Tuesday, 27 August 2013

I Must Fight This Sickness, Find a Cure.

My more successful attempt at the Lone Wolf gamebooks has reached the last book I failed on the blog, Shadow on the Sand. There are basically two viable routes through the first half of the book (with some degree of freedom of movement on both), and I think that my veteran of four books is in good enough shape to try the one I avoided last time.

Before I restart the adventure, I should pick my next bonus Discipline and see if there's anything worth taking from the additional equipment offered to me at the start. I remember from past goes at the book that in the second half there's some desert travel, so I suspect that Tracking will be of more use to me than Camouflage. As for equipment, I shall leave behind the hourglass I grabbed for fun in the previous adventure, thereby freeing up space in my backpack for another healing potion. In view of the trials ahead, there may be times when conventional Healing isn't fast enough to give me a fighting chance.

A quick reminder of the set-up for anyone unfamiliar with the book who hasn't recently read my failed try at it: I'm being sent to Vassagonia to sign a peace treaty in the hope of at least delaying the outbreak of war. Things go according to plan until about half way through section 1, at which point I discover that the new ruler of Vassagonia (or Zakhan) does not share his predecessor's desire for peace, and wants me taken prisoner upon arrival. Heavily outnumbered by the armed warriors who make up my reception committee, I head back towards the galley that brought me here. An enemy horseman blocks my way, so I dive from the quay into the sea, and swim underwater to make it harder for Vassagonian envoy Maouk and his soldiers to see which way I go.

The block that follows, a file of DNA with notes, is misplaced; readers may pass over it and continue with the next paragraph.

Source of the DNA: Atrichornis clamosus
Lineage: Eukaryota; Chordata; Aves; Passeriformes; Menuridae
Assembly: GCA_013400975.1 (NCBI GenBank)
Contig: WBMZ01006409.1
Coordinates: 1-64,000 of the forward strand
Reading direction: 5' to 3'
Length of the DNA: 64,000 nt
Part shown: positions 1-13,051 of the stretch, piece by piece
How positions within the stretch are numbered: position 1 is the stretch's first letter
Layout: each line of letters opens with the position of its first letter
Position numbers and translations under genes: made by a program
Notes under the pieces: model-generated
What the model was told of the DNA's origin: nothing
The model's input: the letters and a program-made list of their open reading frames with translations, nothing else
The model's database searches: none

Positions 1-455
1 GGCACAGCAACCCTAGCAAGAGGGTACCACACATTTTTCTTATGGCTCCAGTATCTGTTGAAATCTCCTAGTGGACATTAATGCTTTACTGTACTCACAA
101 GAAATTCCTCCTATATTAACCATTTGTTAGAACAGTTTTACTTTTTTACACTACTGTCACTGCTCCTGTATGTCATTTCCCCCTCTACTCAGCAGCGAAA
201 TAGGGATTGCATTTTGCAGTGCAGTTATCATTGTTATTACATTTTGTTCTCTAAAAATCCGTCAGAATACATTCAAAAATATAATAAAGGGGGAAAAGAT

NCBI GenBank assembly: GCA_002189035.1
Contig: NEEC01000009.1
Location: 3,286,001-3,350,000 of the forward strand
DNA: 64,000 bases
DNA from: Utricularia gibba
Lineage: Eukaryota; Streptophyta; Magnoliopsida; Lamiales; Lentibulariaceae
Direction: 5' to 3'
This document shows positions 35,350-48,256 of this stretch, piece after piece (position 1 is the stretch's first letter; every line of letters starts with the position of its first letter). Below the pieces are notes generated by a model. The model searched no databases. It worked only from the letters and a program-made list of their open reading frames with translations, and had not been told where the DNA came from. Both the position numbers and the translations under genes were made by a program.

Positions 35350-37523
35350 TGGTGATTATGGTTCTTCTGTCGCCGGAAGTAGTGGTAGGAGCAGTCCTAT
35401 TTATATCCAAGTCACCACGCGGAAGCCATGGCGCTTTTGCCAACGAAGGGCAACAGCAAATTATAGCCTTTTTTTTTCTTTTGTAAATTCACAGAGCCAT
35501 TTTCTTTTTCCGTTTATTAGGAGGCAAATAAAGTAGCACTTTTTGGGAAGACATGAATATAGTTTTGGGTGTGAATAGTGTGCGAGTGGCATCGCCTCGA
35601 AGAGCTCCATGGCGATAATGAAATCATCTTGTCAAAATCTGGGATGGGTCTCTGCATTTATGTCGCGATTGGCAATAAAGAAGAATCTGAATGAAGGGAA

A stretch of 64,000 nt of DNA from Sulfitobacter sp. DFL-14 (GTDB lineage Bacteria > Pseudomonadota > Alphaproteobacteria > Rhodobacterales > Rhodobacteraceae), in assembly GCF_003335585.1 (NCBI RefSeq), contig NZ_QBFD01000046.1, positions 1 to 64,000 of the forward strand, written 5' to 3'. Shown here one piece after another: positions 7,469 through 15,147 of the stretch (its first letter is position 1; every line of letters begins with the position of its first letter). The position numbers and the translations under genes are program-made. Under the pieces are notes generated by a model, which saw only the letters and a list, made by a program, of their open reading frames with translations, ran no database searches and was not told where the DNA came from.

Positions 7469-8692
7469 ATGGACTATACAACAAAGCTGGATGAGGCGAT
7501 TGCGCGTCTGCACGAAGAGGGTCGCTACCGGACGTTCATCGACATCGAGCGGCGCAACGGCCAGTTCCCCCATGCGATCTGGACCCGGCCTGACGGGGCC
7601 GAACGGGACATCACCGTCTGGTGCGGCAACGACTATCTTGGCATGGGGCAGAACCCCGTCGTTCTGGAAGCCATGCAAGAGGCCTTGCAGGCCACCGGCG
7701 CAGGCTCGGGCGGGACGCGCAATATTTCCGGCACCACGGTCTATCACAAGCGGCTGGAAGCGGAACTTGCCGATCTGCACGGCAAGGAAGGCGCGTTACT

A hostile form of jellyfish known as a Bloodlug takes an interest in me, but Animal Kinship comes in useful for the first time in a long while, enabling me to give the Bloodlug a sudden craving for calamari. Bad news for the closest squid, but it enables me to avoid having to fight while holding my breath, which can get awkward.

Surfacing beside a skiff that screens me from my pursuers, I use Mind Over Matter to create a distraction, psychokinetically toppling a large urn some distance away. This enables me to get back onto dry land unnoticed, and I'm only a short distance from the entrance to a warren of alleys by the time someone finally spots me. Fleeing, I reach a courtyard with multiple exits, and Tracking comes in handy sooner than expected, indicating that one exit leads to a dead end, and narrowing the choice to a gate and an archway. The arch is more exposed, so the gate will be better if it's not locked. But that's a big if, so I go for the arch.

It leads to a market, where business is going on as usual - except that everyone wears a black sash in honour of the late Zakhan. A stall sells sashes, and I buy one, since the old Zakhan seemed to be a comparatively reasonable chap, and not wearing a sash would make me conspicuous and more likely to get caught. A notice about the change of ruler has been attached to a tavern wall, and I risk loitering to see what it says. Just a floridly-worded announcement that the old Zakhan is dead, and Kimah has been chosen to succeed him. A nearby commotion indicates that my pursuers have reached the market and, as is traditional for chase sequences that pass through a market, knocked over a stall. The vendor objects to their clumsiness, and is decapitated. Time I was moving on.

Hurrying down the alley, I reach a plaza, and decide that I need to get off the streets as, even with the sash, my pale skin and green cloak make me a little conspicuous. There's an annoying edit in the Mongoose Publishing reissue of the book, with the observation that my appearance makes me 'stand out like a sore thumb'. The expression is 'stick out like a sore thumb'. I learned of its appropriateness after badly hurting one of my thumbs some years ago: the pain is exacerbated by any bending of the thumb, so the sufferer tends to keep the thumb straight whenever possible, as a result of which it sticks out - more in the 'protruding' sense of the term than the 'being conspicuous' sense, but the expression ignores the difference for the sake of wordplay. So Mr. Dever was just wrong in his choice of verb (unless he moves in social circles where people are ostracised for having hurt their thumbs, in which case I retract the objection and instead recommend that he get to know some nicer people).